Wednesday, 7 October 2015

6000 Years in 60 Minutes, A Walking Tour at the Forks

Article by Rushika Khatkar & Laura McKay, on behalf  Heritage Winnipeg Corp.  
To follow up on this or any other articles on the blog, contact Heritage Winnipeg's Executive Director.


Thank you to our guide for the wonderful tour of the Forks!
The Forks is a Winnipeg icon, a must see for any and all visitors. It is also a place many Winnipeggers like to frequent, with attractions such as the Forks Market, Sugar Mountain, an outdoor observatory (above), and the Children's Museum. However, despite its popularity, there are many things that people do not know about the Forks. The 6000 Years in 60 Minutes tour, given by Parks Canada, explains the history and stories of this Winnipeg icon.


We met at Travel Manitoba, which is currently located in the Forks Market. From there, we walked over to our first stop, Johnson Terminal. Our guide explained what the Forks used to look like. For example, the Forks Market was once used by the railway as a stable for horses. She also showed us pictures of a fossilized human footprint that was found in the area and is now on display in the CMHR. What was remarkable about this footprint was that it was found near a bison footprint, indicating that humans and bison were in the area at the same time, perhaps as hunter and prey.

The Forks Market that used to be stables
We then continued on our tour to the Forks Market Plaza, where we talked about some of the floods that have affected Winnipeg. On the poles for the pavilion, there are lines that mark the water levels that were reached in each of the floods. On the pole, there is a blue line that shows where the water level would have been in 2009 if the Red River Floodway, also known as Duff's Ditch, had not been built.

The next stop on the tour was the Prairie Garden. Only 1% of the prairie - in the sense of land covered in native plants - still exists today. These plants were used for a variety of purposes by the First Nations peoples and the settlers that followed them. Sage and sweet grass were burned for medicinal purposes, while Bergamot was used to make tea.


The tour guide told us about the importance of bison to the ecosystem and the First Nations peoples who were a part of it. As bison are grazers, they were natural gardeners for the prairies, trimming plants as well as turning up the soil as they walked over it, and providing "fertilizer". Every part of the bison was used by the First Nations peoples and the meat was also important to the voyageurs, who consumed two pounds of pemmican (dried meat, fat, and sometimes berries) every day on their trips north for the fur trade.


We walked over to Oodena Celebration Circle where we were were told more about the importance of bison. We were shown different ways parts of the bison might be used. We were able to hold a scraper made of bone, as well as a game for children from the skin. We also learned a bit about the Oodena itself. Today, it is used to help people see constellations and used as a gathering place for events like pow-wows - there's a giant fire pit in the centre. Once covered in railway junk, excavation of the area showed how long the place had been used for gatherings, with campfire rings found at every level.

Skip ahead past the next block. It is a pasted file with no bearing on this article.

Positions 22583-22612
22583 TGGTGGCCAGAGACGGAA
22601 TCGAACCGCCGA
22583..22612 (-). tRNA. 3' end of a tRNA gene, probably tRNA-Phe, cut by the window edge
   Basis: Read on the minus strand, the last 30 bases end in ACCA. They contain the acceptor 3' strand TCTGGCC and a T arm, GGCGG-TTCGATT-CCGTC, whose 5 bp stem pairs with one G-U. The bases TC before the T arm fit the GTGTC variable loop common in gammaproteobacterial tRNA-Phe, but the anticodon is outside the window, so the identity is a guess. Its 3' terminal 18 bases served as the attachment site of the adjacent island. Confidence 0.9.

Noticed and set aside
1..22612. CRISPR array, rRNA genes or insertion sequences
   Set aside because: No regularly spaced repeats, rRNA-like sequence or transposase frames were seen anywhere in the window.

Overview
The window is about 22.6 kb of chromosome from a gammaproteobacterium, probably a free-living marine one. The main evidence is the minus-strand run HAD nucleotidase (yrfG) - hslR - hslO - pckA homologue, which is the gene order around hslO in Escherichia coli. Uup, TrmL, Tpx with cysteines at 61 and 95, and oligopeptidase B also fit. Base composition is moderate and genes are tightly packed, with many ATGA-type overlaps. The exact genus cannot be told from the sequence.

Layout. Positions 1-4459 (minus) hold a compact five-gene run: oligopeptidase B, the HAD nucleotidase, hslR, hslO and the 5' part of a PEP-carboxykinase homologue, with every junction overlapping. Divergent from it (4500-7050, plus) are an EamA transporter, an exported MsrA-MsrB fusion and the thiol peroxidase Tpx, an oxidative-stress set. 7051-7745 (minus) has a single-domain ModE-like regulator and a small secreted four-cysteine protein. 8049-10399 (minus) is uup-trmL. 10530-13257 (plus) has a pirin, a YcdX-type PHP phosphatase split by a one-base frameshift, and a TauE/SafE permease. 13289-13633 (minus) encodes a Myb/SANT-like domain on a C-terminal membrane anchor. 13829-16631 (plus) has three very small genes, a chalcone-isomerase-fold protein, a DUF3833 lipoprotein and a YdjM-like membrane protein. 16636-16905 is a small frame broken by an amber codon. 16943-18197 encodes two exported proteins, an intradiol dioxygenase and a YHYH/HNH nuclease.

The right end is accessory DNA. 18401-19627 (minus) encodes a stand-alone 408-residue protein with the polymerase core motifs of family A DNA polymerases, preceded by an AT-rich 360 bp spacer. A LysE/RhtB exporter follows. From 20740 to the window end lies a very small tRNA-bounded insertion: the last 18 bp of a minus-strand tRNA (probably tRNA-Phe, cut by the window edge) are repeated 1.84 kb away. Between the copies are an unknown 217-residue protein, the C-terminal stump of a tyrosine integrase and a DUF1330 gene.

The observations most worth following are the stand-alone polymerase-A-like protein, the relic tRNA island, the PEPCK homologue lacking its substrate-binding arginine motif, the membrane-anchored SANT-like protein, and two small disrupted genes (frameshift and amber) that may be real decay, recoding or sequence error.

A scraper made from the bone of a bison.
Children's game made of skin and bone from a bison.


As we continued on the tour, we were told about the fur trade. The fur trade in Canada was based on the fashionable top hat in Europe. They were so popular, almost every man had one, which of course created a huge demand for the beaver skins out of which they were made. Each hat took 2-3 beaver pelts to make.


The two main companies in the fur trade were the Hudson's Bay Company and the Northwest Company.  The two companies had two rather different outlooks on their relationship with fur traders (primarily Metis and First Nations peoples) and in how they treated them.


The Northwest Company had a good relationship with the First Nations and felt comfortable doing things such as trading ammunition for pelts and providing goods in return for pelts later in the season. The Hudson's Bay Company did not agree with either of these ideas, among others, and the two companies came to be at odds with one another, often resulting in violent conflict between members. The fur trade eventually died out, with the replacement of silk hats for beaver ones in European fashion.



While looking over the river to Saint Boniface, we were told a little about the Metis lifestyle and the reason they later came into conflict with the British.  Land ownership was different for the Metis, who much like the French, preferred to divide their land into long narrow strips, providing each owner with access to the river at one end of their property. However, when the British arrived in the area, they surveyed the land into squares, with only some of the properties touching the river. This was one of many reasons for the Red River Rebellion, which culminated in the execution of its leader, Louis Riel. 


Finally we concluded the tour at the Path of Time sculpture. The sculpture showcases the different tools humanity has used and continues to use, highlighted when the sunlight shines through. Symbolizing people's influence over time on the land, some examples of the tools are a hammer and a WiFi symbol, representing both the old and the new, much like the Forks itself.




Rushika: This tour was a great way to end my internship. Working at Heritage Winnipeg has been an amazing experience. I return to my final year of high school this year. I am sad to leave the office but this is a job I will not forget. Thank you to the Winnipeg Foundation for giving me this opportunity and a HUGE thank you to Cindy and Laura who have helped this summer. They have made it a fantastic summer and I am glad to have been able to meet and work with them.

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